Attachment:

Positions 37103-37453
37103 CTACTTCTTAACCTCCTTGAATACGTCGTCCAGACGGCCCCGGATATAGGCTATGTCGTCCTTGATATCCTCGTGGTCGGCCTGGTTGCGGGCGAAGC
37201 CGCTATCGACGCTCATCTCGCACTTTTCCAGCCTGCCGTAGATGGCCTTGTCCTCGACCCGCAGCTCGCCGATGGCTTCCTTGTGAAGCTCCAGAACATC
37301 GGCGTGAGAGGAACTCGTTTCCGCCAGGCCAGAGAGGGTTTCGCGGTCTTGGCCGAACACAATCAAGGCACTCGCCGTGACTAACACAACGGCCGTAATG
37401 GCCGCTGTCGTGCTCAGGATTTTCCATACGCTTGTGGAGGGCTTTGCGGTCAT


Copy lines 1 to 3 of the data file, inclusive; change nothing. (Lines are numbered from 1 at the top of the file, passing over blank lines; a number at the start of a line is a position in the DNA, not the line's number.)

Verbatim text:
Positions 37103-37453
37103 CTACTTCTTAACCTCCTTGAATACGTCGTCCAGACGGCCCCGGATATAGGCTATGTCGTCCTTGATATCCTCGTGGTCGGCCTGGTTGCGGGCGAAGC
37201 CGCTATCGACGCTCATCTCGCACTTTTCCAGCCTGCCGTAGATGGCCTTGTCCTCGACCCGCAGCTCGCCGATGGCTTCCTTGTGAAGCTCCAGAACATC